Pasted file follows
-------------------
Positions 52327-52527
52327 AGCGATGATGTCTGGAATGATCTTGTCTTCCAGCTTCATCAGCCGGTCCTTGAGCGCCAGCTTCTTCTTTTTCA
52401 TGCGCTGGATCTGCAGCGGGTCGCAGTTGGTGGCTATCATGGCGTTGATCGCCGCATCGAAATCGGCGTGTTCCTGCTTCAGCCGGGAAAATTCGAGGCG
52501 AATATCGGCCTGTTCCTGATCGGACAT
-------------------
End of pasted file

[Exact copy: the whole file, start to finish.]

Positions 52327-52527
52327 AGCGATGATGTCTGGAATGATCTTGTCTTCCAGCTTCATCAGCCGGTCCTTGAGCGCCAGCTTCTTCTTTTTCA
52401 TGCGCTGGATCTGCAGCGGGTCGCAGTTGGTGGCTATCATGGCGTTGATCGCCGCATCGAAATCGGCGTGTTCCTGCTTCAGCCGGGAAAATTCGAGGCG
52501 AATATCGGCCTGTTCCTGATCGGACAT